"We got to the end of the season and we all said to each other, 'We can win this league'. There was no team in there that we feared or we felt was better than us. So our goal the following season was to get to the play-offs. Then we got to January time and we'd played everyone and we really did realise we could win it. That's what happened."
Getting to the top flight for the first time in the club's history was a story in itself. Instead, Bournemouth have enjoyed themselves in the Premier League and go into the weekend 10 points clear of the drop zone. Perhaps most remarkably, they've done so by playing with the same style and much of the same personnel. Daniels hasn't missed a game since September.
"The gaffer said at the first meeting in pre-season that we were not going to change our philosophy," he says. "This is the way he wants his team to play and the message was that we just had to get better at it. At the start of the season we were actually playing well but we weren't getting the results. That's when you start to think this could be a long season.
"There was a lot of media attention around the club and deservedly so given what had been achieved. I wouldn't say we got lost in it, but losing on the first day [to Aston Villa] was a big reminder that we had to step up. But once we settled down and got the euphoria out of the way, we started playing our brand of football and picking up points. We haven't looked back."
Daniels has thrived. As well as getting through his defensive work, he has scored three goals, provided five assists - only Matt Ritchie can match that - and completed more dribbles than anyone else at the club. He's even been able to take his partnership with winger Marc Pugh into the Premier League too - one forged back in English football's third tier.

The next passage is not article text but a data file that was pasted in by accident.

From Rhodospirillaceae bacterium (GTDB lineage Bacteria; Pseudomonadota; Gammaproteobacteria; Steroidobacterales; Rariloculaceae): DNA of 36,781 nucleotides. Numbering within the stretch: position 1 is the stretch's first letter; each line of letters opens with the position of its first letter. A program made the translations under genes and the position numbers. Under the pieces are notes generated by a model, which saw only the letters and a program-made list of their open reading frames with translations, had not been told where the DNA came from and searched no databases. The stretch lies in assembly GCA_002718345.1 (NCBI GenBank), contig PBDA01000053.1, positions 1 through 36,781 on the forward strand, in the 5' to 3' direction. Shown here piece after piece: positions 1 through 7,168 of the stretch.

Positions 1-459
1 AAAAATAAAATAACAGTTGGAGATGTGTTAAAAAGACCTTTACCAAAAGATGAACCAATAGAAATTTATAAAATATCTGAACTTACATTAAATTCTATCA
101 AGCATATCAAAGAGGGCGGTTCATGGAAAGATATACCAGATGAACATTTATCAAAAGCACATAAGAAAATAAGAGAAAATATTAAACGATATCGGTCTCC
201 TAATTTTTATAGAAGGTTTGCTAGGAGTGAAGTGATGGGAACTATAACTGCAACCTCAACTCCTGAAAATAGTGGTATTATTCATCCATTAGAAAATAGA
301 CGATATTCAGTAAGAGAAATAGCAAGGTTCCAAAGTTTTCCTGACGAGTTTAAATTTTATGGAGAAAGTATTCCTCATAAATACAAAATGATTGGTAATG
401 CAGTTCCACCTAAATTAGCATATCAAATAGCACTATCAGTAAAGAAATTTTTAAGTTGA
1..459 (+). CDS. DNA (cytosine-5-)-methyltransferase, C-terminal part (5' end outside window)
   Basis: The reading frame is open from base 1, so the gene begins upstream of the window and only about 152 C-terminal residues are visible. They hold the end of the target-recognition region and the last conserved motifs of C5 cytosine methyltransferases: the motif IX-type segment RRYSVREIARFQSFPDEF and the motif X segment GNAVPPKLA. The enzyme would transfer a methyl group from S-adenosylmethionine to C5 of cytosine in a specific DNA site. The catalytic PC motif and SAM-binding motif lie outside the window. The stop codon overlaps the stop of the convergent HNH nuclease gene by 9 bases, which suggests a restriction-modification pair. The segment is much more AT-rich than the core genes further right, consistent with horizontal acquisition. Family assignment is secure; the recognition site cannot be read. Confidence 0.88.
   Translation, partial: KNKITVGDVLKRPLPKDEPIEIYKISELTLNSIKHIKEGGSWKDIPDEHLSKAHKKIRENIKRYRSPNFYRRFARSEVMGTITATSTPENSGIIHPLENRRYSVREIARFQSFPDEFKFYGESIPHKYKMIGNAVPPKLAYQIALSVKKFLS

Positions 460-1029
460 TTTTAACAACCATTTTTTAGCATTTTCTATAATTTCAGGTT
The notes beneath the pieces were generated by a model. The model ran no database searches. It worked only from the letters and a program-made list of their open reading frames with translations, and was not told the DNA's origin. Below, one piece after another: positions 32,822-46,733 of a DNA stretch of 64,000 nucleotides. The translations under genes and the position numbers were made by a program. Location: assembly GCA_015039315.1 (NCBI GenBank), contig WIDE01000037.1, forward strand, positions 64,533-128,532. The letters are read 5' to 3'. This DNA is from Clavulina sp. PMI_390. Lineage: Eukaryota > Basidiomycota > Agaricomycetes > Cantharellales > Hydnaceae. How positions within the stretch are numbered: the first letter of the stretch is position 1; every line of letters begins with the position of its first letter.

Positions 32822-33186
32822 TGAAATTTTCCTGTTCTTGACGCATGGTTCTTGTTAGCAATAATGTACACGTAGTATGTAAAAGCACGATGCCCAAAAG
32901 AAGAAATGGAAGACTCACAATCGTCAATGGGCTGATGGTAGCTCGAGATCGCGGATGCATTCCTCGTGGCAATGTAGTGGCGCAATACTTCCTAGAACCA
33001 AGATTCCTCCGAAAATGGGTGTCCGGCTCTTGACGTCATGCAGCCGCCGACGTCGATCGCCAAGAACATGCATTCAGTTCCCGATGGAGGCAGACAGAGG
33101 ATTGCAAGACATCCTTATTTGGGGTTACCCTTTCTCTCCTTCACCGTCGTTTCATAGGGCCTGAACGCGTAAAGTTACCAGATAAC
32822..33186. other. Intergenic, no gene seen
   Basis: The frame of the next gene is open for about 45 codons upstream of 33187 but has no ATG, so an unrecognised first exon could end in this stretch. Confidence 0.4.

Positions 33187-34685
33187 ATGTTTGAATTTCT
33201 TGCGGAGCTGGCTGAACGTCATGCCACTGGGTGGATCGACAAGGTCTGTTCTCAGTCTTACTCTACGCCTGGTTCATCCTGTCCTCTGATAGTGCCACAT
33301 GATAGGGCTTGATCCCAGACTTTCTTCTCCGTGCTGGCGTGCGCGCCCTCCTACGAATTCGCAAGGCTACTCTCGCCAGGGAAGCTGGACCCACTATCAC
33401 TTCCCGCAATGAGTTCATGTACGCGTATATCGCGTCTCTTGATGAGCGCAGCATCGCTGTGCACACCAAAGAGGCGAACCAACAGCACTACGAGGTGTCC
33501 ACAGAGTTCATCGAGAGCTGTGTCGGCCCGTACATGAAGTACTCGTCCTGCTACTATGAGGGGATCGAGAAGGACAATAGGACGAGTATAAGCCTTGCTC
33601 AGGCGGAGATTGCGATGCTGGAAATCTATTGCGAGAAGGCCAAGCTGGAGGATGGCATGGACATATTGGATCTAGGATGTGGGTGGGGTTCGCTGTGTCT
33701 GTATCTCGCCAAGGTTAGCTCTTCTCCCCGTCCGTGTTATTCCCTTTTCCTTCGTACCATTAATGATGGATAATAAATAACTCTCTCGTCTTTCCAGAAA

"I'm always wanting to learn, watching other players and their styles," says Daniels. "When we were coming though the leagues, me and Marc watched lots of clips of Leighton Baines and Steven Pienaar and their combination play. Guys like Jordi Alba and Marcelo in Spain, with their enthusiasm and willingness to get forward, are great to watch as a left-back too."
Defenders - Distance covered in PL 2015/16
|Craig Dawson||West Brom||389.2 km|
|Simon Francis||Bournemouth||358.1 km|
|Charlie Daniels||Bournemouth||356.0 km|
|Toby Alderweireld||Tottenham||355.3 km|
|Hector Bellerin||Arsenal||354.5 m|
For a defender to make that sort of attacking contribution in a newly-promoted team like Bournemouth requires serious energy levels. Daniels has covered more ground than any other left-back in the Premier League - and one of the two defenders above him is Simon Francis, the man on the other flank.
"It's been hard work but I've enjoyed the hard work," says Daniels. "Every time you get promoted, you have to improve yourself in every aspect of your game to match the demands of the next level. We put a lot of emphasis on our fitness at the start of the season because we knew that would be the bare minimum that we were going to need.
"The way we play is so expansive with the way we use the full-backs and the wide-play combinations but we also knew we weren't going to have as much of the ball. So we've had to press the other teams and nullify their threats. That's probably why I'm up there on those stats." It's not gone unnoticed. Daniels was even linked with an England call-up in February.
"To even be mentioned is a proud feeling. It makes me feel like I'm doing things right and improve even more," he says. Maybe that chance won't come. But even at 29, Daniels' journey isn't done yet. "I always just try to improve that little bit each week and you become a better player over time," he adds. It's taken time, but Charlie Daniels has got there in the end.